It looks like UCOP will allow the campuses to keep all of the revenue they generate and then charge each campus unit a 1.6% tax on all fund sources; however, the UC has not decided how to distribute state funds. One reason why it is easier to let the campus keep their tuition and fees than it is to let them keep their state funds is that UCOP has been giving certain campuses a much greater share of state funds compared to other campuses. In fact, in 2007-8, UCLA got $10,602 in student fees/tuition per student, but Santa Cruz only got $7,658. However, if we look at state funds per student, the spread is even larger: UCLA got $18,754 and Santa Cruz received $7,763. In other words, an even distribution of state funds would hurt campuses like UCLA more than an even distribution of student fees and tuition. It should also be pointed out that UCSF got over $61,00 per student from the state in 2007-8 (this is the last year I have solid statistics for, but there is no indication that anything has changed).
While the administration has sought to keep everyone’s focus on the reduction of state funding, a bigger issue is how the Office of the President redistributes state funds. It is also clear that the campuses receiving the largest state funding per student (UCLA – $18,754, UCD - $16,055, and UCB – $14,788) will use their power and size to fight to retain their extra funding. Moreover, if the state cuts the UC budget by $1 billion next year, the fight over the shrinking pie will become even more intense. While the figures used above are only slightly higher than the funding per student in 2010-11, a state cut of $1 billion would reduce state funding per student by 25%. In turn, if tuition and fees make up for the loss of state funds, and campuses keep all of their revenue, the campuses bringing in the most nonresident students will be able to increase their funding relative to the other campuses.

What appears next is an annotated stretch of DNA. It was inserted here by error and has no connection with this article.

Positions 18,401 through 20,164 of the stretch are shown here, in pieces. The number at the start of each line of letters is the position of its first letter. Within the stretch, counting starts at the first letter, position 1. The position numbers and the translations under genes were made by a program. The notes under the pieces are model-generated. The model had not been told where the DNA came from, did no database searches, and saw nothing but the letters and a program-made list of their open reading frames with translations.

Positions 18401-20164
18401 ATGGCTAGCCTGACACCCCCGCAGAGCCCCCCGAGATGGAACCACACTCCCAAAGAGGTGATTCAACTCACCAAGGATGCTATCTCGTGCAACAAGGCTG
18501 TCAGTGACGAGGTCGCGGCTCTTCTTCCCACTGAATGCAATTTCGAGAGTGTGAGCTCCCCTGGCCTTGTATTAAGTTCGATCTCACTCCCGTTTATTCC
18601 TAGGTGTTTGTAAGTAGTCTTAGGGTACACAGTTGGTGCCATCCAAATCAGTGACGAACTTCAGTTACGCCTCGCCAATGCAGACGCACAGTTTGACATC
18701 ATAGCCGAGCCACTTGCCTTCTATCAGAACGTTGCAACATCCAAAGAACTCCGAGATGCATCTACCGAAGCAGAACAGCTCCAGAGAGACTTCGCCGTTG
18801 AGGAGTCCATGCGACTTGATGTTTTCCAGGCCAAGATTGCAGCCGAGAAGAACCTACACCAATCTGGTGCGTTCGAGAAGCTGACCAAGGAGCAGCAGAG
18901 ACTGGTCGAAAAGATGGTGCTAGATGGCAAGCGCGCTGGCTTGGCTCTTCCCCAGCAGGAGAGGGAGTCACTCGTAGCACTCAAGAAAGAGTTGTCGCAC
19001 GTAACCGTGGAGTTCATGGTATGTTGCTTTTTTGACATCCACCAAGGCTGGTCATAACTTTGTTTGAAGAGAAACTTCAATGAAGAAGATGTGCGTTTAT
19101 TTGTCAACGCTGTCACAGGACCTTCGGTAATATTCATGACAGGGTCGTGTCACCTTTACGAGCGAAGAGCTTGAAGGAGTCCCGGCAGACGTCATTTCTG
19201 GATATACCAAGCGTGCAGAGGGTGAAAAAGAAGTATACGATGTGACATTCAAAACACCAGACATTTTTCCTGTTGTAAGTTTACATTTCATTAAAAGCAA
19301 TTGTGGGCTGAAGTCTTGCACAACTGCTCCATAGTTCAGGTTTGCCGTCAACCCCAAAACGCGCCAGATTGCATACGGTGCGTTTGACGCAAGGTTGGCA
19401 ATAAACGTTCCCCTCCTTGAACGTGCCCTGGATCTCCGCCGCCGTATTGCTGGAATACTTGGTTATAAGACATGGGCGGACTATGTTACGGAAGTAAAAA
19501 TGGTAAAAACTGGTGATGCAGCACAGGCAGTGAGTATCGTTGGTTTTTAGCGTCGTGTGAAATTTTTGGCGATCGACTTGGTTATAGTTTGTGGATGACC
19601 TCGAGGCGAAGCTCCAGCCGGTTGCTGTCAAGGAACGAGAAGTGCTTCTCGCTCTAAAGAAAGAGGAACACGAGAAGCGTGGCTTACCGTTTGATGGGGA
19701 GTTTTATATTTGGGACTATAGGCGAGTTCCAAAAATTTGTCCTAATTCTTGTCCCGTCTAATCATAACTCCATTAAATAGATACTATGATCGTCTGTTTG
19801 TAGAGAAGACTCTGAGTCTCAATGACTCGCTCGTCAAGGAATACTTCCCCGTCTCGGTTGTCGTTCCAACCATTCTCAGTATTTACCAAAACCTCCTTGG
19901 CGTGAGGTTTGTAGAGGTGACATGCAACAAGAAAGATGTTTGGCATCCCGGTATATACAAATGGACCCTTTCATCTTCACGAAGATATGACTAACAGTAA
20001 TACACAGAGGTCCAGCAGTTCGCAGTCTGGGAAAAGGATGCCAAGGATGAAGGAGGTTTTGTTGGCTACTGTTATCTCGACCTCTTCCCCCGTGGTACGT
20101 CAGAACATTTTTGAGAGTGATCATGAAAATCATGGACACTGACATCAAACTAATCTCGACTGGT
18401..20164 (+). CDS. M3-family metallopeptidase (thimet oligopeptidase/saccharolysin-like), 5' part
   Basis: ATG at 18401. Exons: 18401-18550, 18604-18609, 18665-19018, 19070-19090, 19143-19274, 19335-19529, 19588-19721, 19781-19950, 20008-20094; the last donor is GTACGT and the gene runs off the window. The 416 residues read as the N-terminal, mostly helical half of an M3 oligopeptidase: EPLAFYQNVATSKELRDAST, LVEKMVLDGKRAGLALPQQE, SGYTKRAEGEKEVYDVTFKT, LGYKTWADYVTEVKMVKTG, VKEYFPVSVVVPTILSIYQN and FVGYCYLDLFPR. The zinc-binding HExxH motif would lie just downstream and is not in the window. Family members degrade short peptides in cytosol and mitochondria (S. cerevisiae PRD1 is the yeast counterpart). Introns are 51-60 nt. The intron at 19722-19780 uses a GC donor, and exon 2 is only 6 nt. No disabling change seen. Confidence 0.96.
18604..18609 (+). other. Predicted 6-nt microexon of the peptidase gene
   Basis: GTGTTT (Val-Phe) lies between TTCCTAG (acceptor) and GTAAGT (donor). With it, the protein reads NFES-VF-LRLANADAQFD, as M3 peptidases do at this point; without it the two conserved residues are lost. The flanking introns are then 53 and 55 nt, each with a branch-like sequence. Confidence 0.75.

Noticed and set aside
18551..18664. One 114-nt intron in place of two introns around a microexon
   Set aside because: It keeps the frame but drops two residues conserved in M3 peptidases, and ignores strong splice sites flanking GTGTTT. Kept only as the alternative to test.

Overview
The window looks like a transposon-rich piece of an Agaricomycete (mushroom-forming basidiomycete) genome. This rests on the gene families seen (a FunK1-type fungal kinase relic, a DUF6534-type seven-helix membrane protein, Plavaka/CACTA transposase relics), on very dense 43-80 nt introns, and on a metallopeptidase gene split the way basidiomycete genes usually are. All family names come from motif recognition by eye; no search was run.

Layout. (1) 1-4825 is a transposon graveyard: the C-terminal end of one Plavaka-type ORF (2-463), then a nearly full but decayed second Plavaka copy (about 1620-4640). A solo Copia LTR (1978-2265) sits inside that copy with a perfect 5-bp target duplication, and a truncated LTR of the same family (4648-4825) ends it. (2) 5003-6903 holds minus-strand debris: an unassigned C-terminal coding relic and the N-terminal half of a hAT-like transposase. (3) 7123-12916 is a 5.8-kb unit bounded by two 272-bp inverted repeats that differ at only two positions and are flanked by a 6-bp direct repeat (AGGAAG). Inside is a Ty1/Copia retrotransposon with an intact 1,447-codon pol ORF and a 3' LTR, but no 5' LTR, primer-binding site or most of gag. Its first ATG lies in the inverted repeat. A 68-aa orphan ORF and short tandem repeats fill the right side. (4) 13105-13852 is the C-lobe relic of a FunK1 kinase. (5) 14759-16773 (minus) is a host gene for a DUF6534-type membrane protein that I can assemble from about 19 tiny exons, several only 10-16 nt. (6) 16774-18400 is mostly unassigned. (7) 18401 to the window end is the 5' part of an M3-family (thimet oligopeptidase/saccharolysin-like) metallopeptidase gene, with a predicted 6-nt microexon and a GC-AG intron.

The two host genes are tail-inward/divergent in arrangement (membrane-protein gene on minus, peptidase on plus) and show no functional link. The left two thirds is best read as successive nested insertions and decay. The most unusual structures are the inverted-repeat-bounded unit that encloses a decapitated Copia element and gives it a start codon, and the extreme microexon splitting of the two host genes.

One thing the current funding system reveals is that undergraduate students at UCSC, UCR, UCI, and UCSB have been subsidizing graduate students and research at UCLA, UCB, UCSD, and UCD. While the university likes to claim that undergraduate students benefit from the research done on their campuses, it is unclear how students at UCSC benefit from research performed at UC Davis.
I predict that UCOP will use the current state funding reductions to stall on distributing state funds in a more equitable manner, and the result will be that wealthier campuses will become even wealthier, and they will use their power and income to prevent a fairer distribution of funds. It appears that everything falls to the top in our trickle-up economy.